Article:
Mineral leakages hampering Africa’s development

By Byron Mutingwende
Despite being a continent with abundant natural resources that present a massive potential for progress, mineral leakages are hampering Africa’s development.


Dr Fanwell Kenala Bokosi, the Executive Director of the African Forum and Network on Debt and Development revealed that at the summer school on “strengthening natural resource governance in Africa” ongoing in Windhoek, Namibia from 6 to 10 November 2017.


The Summer school provides an innovative way of engaging with a core group of influencers and decision-makers to build their understanding and commitment to the key issues of concern, in particular related to illicit financial flows and natural resource governance.


“Historically African countries and people have not benefited sufficiently from Africa’s mineral wealth. The African Mining Vision therefore seeks to promote the transparent, equitable and optimal exploitation of mineral resources to underpin broad-based sustainable growth and socio-economic development on the continent,” Dr. Bokosi said.


He called on the need for optimizing knowledge and benefits of finite mineral resources at all levels of mining and for all minerals; and building human and institutional capacities towards a knowledge economy that supports innovation, research and development.


“It is important to harness the potential of small scale mining to improve their livelihoods and their integration into the rural and national economy. We should develop a diversified and globally competitive African mineral industry which contributes to broad economic and social growth through the creation of economic linkages; fostering sustainable development principles based on environmentally and socially responsible mining, which is safe and includes communities and all other stakeholders. It is equally important to promote good governance of the mineral sector in which communities and citizens participate in mineral assets and in which there is equity in the distribution of benefits. Stakeholders should also work hard to foster a transparent and accountable mineral sector in which resource rents are optimized and utilized to promote broad economic and social development,” Bokosi said.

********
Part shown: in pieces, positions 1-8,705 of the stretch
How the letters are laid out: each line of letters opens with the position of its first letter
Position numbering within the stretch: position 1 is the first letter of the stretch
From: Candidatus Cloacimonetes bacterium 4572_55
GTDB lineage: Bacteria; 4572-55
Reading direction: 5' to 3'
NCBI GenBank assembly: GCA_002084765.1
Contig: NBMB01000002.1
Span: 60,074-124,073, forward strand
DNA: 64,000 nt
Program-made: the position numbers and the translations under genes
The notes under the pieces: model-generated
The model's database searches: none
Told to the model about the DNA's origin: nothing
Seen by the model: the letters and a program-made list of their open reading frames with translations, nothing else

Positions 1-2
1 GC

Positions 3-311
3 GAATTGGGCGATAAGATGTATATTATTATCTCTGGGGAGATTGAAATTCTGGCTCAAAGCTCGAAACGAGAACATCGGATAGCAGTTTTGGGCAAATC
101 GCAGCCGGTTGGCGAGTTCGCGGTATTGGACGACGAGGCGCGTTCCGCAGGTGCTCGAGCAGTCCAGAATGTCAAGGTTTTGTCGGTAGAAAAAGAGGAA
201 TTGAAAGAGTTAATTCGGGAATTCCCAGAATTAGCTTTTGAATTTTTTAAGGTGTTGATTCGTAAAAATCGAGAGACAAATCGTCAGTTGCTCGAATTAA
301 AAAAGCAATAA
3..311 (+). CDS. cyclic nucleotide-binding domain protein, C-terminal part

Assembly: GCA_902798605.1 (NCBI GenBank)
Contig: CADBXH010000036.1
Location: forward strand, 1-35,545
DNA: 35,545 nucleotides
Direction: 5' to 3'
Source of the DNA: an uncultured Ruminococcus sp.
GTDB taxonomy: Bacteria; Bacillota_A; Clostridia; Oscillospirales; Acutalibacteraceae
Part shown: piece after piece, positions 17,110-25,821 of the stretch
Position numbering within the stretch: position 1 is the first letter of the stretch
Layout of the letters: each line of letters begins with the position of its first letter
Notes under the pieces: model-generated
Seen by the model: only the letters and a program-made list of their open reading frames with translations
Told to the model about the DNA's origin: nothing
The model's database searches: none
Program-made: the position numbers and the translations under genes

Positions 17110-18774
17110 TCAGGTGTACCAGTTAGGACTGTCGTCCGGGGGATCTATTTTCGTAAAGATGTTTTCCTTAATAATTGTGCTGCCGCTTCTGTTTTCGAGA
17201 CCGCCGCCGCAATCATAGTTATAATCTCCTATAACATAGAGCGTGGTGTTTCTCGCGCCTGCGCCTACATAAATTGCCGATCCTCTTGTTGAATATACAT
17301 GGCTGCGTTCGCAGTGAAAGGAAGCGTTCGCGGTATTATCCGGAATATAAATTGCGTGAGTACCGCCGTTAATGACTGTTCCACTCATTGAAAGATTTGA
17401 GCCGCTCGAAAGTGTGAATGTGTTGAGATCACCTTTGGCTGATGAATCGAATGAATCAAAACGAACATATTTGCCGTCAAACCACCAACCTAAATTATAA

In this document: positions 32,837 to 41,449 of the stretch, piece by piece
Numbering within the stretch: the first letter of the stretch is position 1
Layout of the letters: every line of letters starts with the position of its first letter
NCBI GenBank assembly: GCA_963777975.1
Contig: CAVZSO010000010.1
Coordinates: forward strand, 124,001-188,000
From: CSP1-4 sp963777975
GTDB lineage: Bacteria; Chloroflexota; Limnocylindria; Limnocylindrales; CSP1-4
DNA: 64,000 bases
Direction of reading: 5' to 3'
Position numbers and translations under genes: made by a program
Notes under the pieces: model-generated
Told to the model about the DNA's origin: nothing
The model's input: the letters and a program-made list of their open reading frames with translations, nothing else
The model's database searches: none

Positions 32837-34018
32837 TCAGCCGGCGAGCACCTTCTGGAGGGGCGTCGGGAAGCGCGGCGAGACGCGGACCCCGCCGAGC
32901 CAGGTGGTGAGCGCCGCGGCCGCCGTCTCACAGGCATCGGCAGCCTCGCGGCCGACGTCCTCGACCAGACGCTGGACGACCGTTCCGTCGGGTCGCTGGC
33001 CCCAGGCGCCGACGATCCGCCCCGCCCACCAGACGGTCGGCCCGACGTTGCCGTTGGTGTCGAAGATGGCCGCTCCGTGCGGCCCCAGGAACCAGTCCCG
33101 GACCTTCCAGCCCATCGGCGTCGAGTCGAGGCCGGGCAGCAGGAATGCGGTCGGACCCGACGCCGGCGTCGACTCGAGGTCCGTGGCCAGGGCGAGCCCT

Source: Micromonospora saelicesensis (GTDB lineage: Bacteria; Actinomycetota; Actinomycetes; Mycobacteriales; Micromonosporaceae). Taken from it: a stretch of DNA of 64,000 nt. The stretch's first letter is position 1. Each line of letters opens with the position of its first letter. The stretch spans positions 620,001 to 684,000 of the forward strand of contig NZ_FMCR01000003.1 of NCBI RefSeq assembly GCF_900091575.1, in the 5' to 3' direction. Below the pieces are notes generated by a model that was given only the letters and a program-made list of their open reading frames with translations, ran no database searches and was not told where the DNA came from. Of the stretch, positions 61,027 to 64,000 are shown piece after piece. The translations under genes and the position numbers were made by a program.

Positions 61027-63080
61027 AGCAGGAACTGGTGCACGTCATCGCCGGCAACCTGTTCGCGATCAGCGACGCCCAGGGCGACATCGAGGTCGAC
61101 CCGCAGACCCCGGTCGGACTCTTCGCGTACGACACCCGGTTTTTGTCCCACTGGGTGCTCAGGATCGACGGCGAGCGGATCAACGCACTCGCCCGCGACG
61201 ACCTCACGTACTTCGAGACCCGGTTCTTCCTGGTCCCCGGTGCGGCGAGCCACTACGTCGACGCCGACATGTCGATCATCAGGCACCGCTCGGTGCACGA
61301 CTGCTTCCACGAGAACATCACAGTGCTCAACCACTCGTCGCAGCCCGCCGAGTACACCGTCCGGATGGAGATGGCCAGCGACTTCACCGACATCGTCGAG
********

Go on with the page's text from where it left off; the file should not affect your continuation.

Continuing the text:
There is a need to improve the national capacity to physically audit mineral production and exports , review mineral regimes in terms of optimising revenues and build the capacity and enhance skills of officials in negotiating fiscal issues and effectively monitoring compliance with transaction laws.


Dr. Bokosi added that it was important to develop systems to evaluate components of the regimes for leakages, losses and tax avoidance and evasion. He said it was important to manage extractive revenue volatility through the budget process and ensure that the revenue goes back to the governments.


At the moment, volumes of illicit financial flows (IFFs) from Africa are huge and have been increasing over the years. Evidence from literature on the subject of illicit financial flows, including the report of the High Level Panel on illicit financial flows from Africa, argues that if illicit outflows are curbed, and the funds used domestically, the scale of the flows involved will have significant positive impact on development, and reduce Africa’s reliance on aid and external borrowing to finance development.


Currently, illicit financial flows from Africa are estimated to be as much as USD50 billion per annum. IFFs limit government expenditure on some of the most critical sectors such as health education. Furthermore, IFFs compromises equitable control, access and ownership of natural resources. This catastrophe is not exclusive to SADC only but other African regions. It is in this view that combating IFFs remains a prerequisite for effective and efficient domestic resource mobilization and financing sustainable development.


IFFs from the African continent are highest in the extractive industries, especially oil and mining. The volumes of IFFs from the petroleum and the mining sectors in Africa far outweigh the rest of the other sectors.


Paul Msoma, the Economic Affairs Officer (mineral sector governance) of the United Nations Economic Commission for Africa said the issue was no longer about how to optimise mining through the usual recipe of measures such as improvements of legal and regulatory frameworks, tweaking the mineral fiscal regime or offering investors a predictable and stable business environment.


“It is a far deeper and fundamental structural shift, which calls for a new dispensation and paradigm change. The extractive industry is not a ‘business as usual’ venture whose destiny can be entrusted to a single entity as a Ministry of Mines, no matter how strong and well resourced. It is the business of an entire nation and its partners, including foreign direct investors,” Msoma said.